The Review sets out some of the challenges the next government will face – and makes specific recommendations about future policy priorities.

Climate change is higher on the agenda than ever this year. The UK government has raised the level of ambition, legislating for a net-zero target for all greenhouse gas emissions by 2050. Whilst it may be possible to achieve this goal before 2050, the political debate about the target year risks distracting attention from a crucial question: what actions will the next government take to significantly reduce emissions?

This year’s Review of Energy Policy focuses on seven themes that form the backbone of UKERC’s research programme for the next five years. The Review sets out some of the challenges the next government will face – and makes specific recommendations about future policy priorities.

Our key policy recommendations are:

  1. The transition to net-zero will affect the whole economy. Investment and policy decisions by all government departments need to be compatible with this transition.
  2. Policies to support renewable electricity generation should be more ambitious, building on deployment and cost reduction successes. Action is also needed to ensure electricity market rules are fit for a fully decarbonised power sector.
  3. Decisions by the energy regulator, Ofgem, should also be compatible with net-zero. This includes enabling investment in local electricity networks to facilitate heat and transport decarbonisation, and ensuring more active use of existing networks.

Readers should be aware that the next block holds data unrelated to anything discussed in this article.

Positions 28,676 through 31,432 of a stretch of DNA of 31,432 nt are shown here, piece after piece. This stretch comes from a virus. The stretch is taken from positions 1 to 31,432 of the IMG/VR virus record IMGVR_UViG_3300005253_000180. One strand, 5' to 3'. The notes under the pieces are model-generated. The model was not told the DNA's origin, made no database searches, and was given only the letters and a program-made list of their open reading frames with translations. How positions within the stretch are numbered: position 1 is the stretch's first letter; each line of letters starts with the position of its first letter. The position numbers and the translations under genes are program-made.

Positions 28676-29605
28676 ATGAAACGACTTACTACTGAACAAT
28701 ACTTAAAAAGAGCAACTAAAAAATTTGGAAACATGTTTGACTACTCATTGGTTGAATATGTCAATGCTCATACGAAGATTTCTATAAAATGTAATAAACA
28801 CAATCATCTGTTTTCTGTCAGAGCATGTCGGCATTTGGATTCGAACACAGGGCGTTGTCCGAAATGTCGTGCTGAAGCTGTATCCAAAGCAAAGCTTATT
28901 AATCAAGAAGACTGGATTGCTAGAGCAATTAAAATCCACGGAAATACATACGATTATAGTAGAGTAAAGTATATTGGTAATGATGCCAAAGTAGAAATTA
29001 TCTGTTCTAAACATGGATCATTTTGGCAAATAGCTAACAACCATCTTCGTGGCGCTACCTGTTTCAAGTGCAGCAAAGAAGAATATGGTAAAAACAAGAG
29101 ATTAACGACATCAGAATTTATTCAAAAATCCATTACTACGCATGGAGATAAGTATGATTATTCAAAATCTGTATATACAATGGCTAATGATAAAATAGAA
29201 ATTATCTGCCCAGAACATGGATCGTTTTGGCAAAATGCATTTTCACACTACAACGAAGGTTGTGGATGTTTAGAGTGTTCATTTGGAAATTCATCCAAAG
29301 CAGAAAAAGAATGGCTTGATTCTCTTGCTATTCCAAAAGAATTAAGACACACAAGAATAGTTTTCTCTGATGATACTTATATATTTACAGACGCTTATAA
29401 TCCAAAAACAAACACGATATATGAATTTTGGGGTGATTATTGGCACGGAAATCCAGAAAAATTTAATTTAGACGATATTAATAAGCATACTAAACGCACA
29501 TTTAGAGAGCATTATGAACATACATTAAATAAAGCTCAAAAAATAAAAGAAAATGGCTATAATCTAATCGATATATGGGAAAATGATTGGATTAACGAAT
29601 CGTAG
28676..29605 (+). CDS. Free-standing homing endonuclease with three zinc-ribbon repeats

4. Local energy systems could play a significant role in achieving net-zero, particularly in the integration of electricity, heat and transport. More resources and greater powers for Local Authorities will help to ensure the potential for local action is realised.
  5. A clear plan is required for upgrading the UK housing stock. A heat and energy efficiency White Paper must include policies for widespread deployment of low carbon heat (including demonstrating hydrogen at scale) and for prioritising low income households.
  6. Whilst the decarbonisation of industry is receiving more attention, policy initiatives are not joined up. Funding for specific projects and industrial clusters should be complemented by market creation policies, including for carbon capture and storage.
  7. Our analysis shows that achieving net-zero requires the phase out of fossil-fuelled vehicles to be brought forward to 2030. Immediate action is also required to counter the rapid increase in sales of larger cars (including SUVs).
  8. Plans to meet net-zero should maximise environmental co-benefits. Potential negative impacts on ecosystems should be assessed and mitigated.
  9. Continuing uncertainty about the UK’s changing relationship with the European Union has already affected decarbonisation plans. Whatever the outcome, close co-operation with the EU is likely to make it easier to achieve net-zero.
  10. The transition to net-zero should not compromise energy security. In light of the events on August 9th, responsibilities for ensuring system resilience need to be clarified and applied in a more rigorous way.


Watch the video of the event here.